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Allora & Calzadilla, Fault Lines

  • Art, Sculpture
  • 3 out of 5 stars
  • Recommended

Time Out says

3 out of 5 stars

While Jennifer Allora and Guillermo Calzadilla may not be the most widely known artists out there, their collaborative efforts are a big deal on the international art scene. Their sculptural installations-cum-performances (the latest of which are at Gladstone Gallery) are characterized by an ambitious theatricality that has proven to be catnip for both curators and collectors. As U.S. representatives to the 2011 Venice Biennale, for example, they enlisted an athlete to run on a treadmill created out of an army tank flipped upside down to draw a connection between sports and militarism.

An undercurrent of combat continues here, at least verbally. A scatter of stepped plinths made of marble and granite (from perfectly cut and polished to craggy and rough) occupies the gallery, each fractured at an aesthetic angle between the upper and lower steps. The piece is activated by two young performers, boy choristers around 12 or 13, who clamber around the blocks, singing to each other in angelic voices. A closer listen reveals that they’re actually arguing, hurling taunts gleaned from texts written by Cicero, Shakespeare and others.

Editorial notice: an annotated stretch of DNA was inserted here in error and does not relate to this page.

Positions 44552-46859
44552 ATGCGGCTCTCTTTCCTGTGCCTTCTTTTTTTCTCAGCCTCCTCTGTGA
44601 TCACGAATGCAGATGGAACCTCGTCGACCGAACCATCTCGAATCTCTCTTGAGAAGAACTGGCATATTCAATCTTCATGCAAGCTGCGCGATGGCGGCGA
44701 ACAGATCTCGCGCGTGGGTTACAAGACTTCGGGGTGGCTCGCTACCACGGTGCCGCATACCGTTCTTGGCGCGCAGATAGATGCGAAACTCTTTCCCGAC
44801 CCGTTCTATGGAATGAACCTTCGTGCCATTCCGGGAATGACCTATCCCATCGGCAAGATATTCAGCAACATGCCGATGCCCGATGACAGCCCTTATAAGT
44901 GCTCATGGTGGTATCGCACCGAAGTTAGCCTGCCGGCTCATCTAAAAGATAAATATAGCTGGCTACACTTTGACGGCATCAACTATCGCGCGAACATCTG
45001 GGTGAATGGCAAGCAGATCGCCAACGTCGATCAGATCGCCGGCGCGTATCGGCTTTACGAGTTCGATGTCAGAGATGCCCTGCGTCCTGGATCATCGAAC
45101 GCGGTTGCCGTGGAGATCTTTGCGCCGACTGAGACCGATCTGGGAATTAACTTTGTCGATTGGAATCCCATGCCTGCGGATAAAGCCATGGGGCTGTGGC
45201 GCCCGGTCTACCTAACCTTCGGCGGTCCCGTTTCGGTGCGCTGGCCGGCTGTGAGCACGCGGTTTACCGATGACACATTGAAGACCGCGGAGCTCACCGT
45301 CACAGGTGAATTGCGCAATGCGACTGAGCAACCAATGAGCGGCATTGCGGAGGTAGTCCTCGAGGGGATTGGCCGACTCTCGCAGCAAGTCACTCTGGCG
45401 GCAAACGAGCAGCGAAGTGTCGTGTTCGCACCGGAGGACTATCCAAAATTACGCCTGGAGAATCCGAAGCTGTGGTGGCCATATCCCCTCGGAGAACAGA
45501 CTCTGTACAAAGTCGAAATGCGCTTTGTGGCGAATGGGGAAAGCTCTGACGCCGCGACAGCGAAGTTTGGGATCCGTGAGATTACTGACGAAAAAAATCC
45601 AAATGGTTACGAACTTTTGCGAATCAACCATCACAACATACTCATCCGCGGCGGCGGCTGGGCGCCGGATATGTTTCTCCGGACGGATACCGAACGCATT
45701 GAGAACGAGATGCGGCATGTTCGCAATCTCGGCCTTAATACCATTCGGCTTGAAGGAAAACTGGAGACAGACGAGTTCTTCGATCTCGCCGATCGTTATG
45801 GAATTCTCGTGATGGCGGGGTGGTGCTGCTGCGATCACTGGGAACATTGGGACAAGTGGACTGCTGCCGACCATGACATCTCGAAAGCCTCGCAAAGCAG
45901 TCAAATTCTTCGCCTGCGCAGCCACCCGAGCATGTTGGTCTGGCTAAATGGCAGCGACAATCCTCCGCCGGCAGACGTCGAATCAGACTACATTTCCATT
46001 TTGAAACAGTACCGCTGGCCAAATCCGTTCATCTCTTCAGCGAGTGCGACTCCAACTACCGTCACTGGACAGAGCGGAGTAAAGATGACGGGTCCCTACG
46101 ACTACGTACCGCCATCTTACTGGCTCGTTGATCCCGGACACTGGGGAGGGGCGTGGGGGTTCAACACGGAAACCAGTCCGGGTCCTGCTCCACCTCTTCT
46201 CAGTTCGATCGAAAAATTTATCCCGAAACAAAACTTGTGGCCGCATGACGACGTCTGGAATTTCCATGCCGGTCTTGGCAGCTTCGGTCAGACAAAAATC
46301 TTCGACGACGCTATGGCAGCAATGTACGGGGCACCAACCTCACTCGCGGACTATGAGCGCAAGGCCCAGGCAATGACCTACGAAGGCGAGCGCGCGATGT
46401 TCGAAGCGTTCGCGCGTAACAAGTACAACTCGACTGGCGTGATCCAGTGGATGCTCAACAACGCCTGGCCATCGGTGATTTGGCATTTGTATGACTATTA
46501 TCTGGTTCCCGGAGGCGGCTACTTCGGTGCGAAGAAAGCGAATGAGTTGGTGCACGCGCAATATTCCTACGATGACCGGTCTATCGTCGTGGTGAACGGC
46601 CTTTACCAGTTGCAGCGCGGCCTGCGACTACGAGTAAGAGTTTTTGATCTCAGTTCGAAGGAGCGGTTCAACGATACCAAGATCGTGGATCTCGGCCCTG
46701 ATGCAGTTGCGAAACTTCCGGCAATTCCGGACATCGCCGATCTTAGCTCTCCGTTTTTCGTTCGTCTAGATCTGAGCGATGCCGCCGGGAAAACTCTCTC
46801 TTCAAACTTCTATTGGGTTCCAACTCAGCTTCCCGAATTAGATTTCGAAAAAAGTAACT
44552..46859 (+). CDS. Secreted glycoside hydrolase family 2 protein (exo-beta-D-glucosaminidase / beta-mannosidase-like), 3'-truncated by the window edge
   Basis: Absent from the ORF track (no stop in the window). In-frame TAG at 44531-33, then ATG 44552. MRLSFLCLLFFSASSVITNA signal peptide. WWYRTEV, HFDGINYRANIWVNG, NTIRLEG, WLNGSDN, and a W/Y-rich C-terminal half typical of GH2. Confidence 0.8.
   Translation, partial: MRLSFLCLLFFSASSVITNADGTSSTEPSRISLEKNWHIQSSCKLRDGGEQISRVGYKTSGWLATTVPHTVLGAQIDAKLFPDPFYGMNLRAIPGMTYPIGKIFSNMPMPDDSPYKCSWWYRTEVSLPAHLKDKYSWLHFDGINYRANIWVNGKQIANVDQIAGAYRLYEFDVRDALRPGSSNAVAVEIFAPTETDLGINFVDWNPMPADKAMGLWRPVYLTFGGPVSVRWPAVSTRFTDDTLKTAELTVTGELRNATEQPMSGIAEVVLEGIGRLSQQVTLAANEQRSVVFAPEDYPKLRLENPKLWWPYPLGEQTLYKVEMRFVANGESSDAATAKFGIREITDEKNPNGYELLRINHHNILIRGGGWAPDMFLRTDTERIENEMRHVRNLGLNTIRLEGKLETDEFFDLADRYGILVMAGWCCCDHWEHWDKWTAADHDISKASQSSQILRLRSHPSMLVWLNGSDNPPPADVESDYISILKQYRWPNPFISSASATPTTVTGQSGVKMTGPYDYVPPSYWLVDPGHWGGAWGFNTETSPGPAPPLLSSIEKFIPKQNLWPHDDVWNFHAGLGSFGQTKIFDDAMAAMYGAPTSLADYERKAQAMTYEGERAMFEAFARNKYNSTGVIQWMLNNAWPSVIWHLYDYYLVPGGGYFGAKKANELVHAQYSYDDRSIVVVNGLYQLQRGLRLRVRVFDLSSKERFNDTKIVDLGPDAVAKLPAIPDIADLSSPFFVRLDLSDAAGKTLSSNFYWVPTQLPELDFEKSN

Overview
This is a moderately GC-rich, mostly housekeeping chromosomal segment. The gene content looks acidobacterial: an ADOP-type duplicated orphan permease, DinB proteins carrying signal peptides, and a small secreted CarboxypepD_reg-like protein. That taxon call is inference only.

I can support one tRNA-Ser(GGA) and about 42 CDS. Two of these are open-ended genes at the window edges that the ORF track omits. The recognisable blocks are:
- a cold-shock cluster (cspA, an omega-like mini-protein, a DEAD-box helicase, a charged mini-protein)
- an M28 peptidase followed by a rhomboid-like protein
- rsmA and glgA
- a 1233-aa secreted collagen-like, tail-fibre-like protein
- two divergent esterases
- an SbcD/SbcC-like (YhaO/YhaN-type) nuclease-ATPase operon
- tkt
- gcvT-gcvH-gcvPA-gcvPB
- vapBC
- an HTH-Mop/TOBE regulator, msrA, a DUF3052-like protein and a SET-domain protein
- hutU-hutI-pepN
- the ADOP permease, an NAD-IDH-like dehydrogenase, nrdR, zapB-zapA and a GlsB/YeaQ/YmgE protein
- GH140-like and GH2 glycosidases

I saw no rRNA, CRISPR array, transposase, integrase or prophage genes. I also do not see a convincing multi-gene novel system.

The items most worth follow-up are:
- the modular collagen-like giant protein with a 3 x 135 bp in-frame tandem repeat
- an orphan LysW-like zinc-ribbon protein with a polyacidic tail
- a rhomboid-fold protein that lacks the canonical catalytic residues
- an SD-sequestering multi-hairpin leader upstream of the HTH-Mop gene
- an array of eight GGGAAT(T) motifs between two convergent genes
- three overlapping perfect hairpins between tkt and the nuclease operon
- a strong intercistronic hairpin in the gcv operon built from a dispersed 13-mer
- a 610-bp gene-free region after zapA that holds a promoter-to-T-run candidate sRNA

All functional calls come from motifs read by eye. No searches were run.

Like much of today’s big-ticket art, interpretation depends on a connection of dots that isn’t immediately apparent: The cracks in the rocks refer to the titular fault lines, as do the boys’ sublime vocal instruments, which, given their age, are on the precipice of breaking. Neither point is as interesting as the sonic dynamics of following the boys around or standing still to listen to their pitch change as they go from room to room.

While Allora and Calzadilla strive to combine commodifiable objects with ephemeral spectacle, the installation is little more than an empty stage without the kids, who perform on the hour for 12 minutes. If there’s a fault in this show, it lies with the gap between their presence and absence.—Howard Halle


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